Pastor Awong insists that he is not a monster. He believes that the police search is linked to his court case – he has sued the State for an unpaid amount of $ 1.4 million from Trinidad and Tobago (US $ 207,511), which he claims is owed for the work the center did in a program of the Ministry of Social Development.
‘The mental health system is not broken… it was never complete’
The netizens quickly turned to Facebook to express their dismay at the state of the mental health service and what revealed the break-in on state care.
Activist Nazma Muller criticized how easy it was for the place to receive state support despite the lack of staff psychiatric training:
So, it is that easy to open a mental health care facility in this country? Sounds like something Terry (Terrence Deyalsingh) just made up. He admits he knew about the cages and apparently was just giving Pastor Awong some time to bring things up to mark… once Awong had followed the recommendations, Transformed Life would be transformed into an approved mental health facility… with nobody having any psychiatric training they were left in charge of these 69 people.
And Deyalsingh still has a job …
Well, how easy is it to open a mental health center in this country? It looks like something Terry (Terrence Deyalsingh) just invented. He admits that he knew about the cages and apparently he was just giving Pastor Awong some of the time to approve … once Awong had followed the recommendations, Transformed Life would become an approved mental health center … without anyone with training Some psychiatric, they were left in charge of these 69 people.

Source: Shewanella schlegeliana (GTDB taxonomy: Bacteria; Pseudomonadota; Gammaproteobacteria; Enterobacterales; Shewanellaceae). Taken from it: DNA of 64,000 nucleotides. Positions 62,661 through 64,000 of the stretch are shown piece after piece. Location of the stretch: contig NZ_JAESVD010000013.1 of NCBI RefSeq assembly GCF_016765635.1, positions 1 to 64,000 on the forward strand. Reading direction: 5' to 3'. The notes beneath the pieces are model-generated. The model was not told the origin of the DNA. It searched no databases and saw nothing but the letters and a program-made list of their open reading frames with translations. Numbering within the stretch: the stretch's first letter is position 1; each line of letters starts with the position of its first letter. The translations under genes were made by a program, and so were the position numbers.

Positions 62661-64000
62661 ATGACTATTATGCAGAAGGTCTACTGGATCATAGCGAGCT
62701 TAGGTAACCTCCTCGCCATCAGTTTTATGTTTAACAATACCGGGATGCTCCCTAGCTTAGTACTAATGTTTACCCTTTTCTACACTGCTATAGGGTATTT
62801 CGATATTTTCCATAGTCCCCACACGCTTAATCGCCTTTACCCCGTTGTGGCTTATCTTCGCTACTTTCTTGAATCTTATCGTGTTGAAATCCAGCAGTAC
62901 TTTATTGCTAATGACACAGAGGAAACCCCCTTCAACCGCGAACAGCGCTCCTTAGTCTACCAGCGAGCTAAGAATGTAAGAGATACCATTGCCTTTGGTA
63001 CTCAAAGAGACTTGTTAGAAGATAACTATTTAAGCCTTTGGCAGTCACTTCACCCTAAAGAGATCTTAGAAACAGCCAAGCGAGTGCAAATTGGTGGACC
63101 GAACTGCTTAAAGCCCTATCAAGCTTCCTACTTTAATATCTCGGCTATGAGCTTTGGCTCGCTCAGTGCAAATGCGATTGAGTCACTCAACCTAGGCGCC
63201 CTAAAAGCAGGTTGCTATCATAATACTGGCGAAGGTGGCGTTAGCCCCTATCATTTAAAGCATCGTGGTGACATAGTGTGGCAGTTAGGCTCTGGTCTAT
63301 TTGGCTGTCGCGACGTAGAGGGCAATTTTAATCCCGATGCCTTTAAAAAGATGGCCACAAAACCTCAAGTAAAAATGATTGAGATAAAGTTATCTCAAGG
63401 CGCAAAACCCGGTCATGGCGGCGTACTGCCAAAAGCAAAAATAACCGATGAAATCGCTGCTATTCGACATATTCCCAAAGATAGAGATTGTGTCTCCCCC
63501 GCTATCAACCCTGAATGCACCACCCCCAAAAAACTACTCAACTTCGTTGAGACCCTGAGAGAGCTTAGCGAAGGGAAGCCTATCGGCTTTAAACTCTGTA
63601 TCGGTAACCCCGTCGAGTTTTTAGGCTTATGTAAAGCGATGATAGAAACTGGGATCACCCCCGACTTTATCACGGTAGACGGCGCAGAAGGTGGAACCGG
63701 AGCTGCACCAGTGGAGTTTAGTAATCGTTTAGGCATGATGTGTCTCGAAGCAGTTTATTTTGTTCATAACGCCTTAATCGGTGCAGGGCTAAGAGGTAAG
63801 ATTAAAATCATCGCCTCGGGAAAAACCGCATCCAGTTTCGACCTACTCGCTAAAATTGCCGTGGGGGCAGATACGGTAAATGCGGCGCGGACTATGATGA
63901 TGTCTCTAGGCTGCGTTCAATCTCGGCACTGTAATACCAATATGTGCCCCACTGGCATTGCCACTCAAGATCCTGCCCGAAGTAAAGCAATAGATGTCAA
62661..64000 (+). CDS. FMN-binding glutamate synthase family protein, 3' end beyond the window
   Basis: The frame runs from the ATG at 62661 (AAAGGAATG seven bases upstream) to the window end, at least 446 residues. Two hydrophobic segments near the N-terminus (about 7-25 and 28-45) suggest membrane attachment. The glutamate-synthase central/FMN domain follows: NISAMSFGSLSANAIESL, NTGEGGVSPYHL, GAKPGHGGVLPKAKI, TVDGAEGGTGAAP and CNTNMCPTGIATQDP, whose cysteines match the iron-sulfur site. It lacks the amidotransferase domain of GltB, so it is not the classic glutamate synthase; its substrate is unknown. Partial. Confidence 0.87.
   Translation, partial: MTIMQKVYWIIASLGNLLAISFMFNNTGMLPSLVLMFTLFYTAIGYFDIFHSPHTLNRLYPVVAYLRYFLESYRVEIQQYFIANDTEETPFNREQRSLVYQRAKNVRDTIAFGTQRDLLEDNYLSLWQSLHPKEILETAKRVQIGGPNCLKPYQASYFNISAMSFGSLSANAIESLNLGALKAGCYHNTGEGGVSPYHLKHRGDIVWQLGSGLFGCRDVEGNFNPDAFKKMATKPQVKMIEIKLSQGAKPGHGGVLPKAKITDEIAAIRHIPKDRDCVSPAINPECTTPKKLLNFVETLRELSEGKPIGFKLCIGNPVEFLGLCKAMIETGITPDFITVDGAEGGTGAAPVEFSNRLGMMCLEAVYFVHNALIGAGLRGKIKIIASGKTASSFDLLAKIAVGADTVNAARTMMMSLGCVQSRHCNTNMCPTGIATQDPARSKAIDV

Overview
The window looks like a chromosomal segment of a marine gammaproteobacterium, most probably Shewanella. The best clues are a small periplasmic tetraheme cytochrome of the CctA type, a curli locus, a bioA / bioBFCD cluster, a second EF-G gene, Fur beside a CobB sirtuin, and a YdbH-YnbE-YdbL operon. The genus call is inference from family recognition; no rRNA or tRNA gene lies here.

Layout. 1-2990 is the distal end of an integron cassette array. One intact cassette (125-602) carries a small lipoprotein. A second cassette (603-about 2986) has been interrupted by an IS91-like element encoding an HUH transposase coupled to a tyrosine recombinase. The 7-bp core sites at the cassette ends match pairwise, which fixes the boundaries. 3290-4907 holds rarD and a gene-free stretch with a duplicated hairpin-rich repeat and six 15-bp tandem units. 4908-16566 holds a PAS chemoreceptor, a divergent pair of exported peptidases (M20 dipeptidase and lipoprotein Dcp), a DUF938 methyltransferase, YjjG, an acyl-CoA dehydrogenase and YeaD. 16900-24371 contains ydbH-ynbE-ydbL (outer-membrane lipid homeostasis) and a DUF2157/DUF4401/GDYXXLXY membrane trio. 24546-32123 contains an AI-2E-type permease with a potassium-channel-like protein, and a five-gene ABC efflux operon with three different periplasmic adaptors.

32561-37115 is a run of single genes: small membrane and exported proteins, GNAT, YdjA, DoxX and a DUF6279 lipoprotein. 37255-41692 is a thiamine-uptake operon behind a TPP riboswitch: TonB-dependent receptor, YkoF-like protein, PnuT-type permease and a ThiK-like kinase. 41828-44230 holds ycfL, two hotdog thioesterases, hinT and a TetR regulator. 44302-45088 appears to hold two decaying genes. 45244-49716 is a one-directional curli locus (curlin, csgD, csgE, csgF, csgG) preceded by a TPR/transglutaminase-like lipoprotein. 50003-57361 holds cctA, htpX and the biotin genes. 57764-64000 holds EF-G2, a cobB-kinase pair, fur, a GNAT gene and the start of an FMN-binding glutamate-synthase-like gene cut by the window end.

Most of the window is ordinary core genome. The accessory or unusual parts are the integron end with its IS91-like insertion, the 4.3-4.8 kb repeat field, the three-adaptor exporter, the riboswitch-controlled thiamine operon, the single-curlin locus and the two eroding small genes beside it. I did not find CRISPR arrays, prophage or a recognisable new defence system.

And Deyalsingh is still in the position …
Tisha Marajh commented:
Um..the cages didn’t call for a complete cessation? !! Are we THAT backward?
Um .. weren't the cages enough for a total closure? Are we SO late?
Varma Deyalsingh, secretary of the Association of Psychiatrists of Trinidad and Tobago (APTT), said in a morning television program that he is aware of complaints and suicides of the rehabilitation center, which brings attention to the authorities' failure to supervise the facilities and the limited attention given to mental health problems.
Some suggested that Transformed Life was better than St. Ann, the state psychiatric hospital. On Facebook, user Sievan Siewsarran said:
Humans caged or placed in cells is inhumane. Humans that are mentally ill and have to be caged for their “own good” is sickening!
Trinidadians rallying behind a pastor / church / rehabilitation center saying ‘look at St Ann's’, have completely and utterly lost the point and fallen into the political and social scheme that is this scam.
Huges caged or put in cells is inhuman. Humans who are mentally ill and who have to be caged for their “own good” is disgusting!
The Trinidadians who support the pastor / church / rehabilitation center that say ‘look at St Ann’, have completely and absolutely lost the heart of all this and have fallen into the political and social argument that this is a scam.
A Facebook user posted first descriptions, “prison” conditions: a heavily screwed reception area, food served in ice cream containers, “horrendous” cages and the mercenary nature of the “pastor”:
… There is another story (here) about (our) broken our mental health system, about the choices we are faced with between a public mental health system that is far from adequate and private homes that are not regulated run by mercenaries.
… The mental health system is not broken because it was never whole. It is deeply flawed. However, when this news cycle goes past the next 24 hours of incredulity and maxi taxi talk, I hope to God we can begin to talk about mental health and how we provide for the most vulnerable in a very serious way.
… There is another story (here) about (our) mental health system, about the options we face between a public mental health system that is far from (having) adequate and private homes that are not regulated and run mercenaries.
… The mental health system is not broken because it was never complete. It has multiple failures. However, when this news cycle passes 24 hours in disbelief and nobody talks about it, I hope God can start talking about mental health and how we keep the most vulnerable in a very serious way.